The effort by the state Senate to gain confirmation power over two more appointees in the Louisiana Department of Education seems a stretch.

Because the department’s offices were reorganized by then-Superintendent Paul Pastorek, the Senate included in the reorganization bill a requirement for Senate confirmation for two newly created posts.

Those are, in the corporate-speak common in the Jindal administration, directors of innovation and of corporate support. Whatever that means, although the department says both are important tasks.

Gov. Bobby Jindal and Ollie Tyler, the acting superintendent of the department, opposed adding the jobs to the list of those subject to Senate confirmation. We think the governor and Tyler are right.

In principle, Senate confirmation ought to be limited to offices in government at a high level, with some executive authority on behalf of the department and thus the state. We question whether senators should set a precedent that would involve delving too deeply into the innards of an executive department.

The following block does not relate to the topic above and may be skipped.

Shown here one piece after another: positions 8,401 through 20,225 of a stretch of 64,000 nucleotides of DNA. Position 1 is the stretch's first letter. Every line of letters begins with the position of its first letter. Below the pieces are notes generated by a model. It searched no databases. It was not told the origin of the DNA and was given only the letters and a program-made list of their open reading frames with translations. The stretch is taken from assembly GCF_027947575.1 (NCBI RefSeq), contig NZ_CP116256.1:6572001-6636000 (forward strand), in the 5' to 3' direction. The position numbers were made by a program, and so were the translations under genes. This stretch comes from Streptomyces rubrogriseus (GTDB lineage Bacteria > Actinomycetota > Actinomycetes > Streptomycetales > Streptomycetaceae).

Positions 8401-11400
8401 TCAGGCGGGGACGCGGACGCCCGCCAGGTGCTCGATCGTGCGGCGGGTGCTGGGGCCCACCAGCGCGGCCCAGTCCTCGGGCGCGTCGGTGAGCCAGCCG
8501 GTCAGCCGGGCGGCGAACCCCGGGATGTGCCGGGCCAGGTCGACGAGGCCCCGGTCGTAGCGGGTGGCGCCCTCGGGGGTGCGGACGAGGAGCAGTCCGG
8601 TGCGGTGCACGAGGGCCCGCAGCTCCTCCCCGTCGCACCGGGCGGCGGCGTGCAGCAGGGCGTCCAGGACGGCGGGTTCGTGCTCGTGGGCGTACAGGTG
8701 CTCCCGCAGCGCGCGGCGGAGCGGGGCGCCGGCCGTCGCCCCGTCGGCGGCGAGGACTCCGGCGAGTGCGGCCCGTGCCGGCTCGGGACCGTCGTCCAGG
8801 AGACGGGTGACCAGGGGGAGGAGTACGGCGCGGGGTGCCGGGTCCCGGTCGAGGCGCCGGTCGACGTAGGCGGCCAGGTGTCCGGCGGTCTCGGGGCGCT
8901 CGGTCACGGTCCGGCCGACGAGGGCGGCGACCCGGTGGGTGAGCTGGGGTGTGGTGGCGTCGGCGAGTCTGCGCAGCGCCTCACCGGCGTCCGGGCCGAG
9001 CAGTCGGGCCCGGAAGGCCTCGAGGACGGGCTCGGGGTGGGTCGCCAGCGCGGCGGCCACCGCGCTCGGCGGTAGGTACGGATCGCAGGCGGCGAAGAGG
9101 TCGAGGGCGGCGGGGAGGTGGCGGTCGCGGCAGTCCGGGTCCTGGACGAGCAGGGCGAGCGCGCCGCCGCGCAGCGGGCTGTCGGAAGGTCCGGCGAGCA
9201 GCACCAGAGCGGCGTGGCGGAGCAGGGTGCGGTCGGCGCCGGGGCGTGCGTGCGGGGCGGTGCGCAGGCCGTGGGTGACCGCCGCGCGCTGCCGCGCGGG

It makes little sense that the two directors’ jobs should be confirmed, but the superintendent of the Recovery School District — with vast authority in schools taken over statewide, including in the Baton Rouge area — should not be a confirmable job. The RSD head is named by the state superintendent directly.

The separation of powers between legislative and executive is tempered by Senate confirmations, but the latter should not be expanded indefinitely.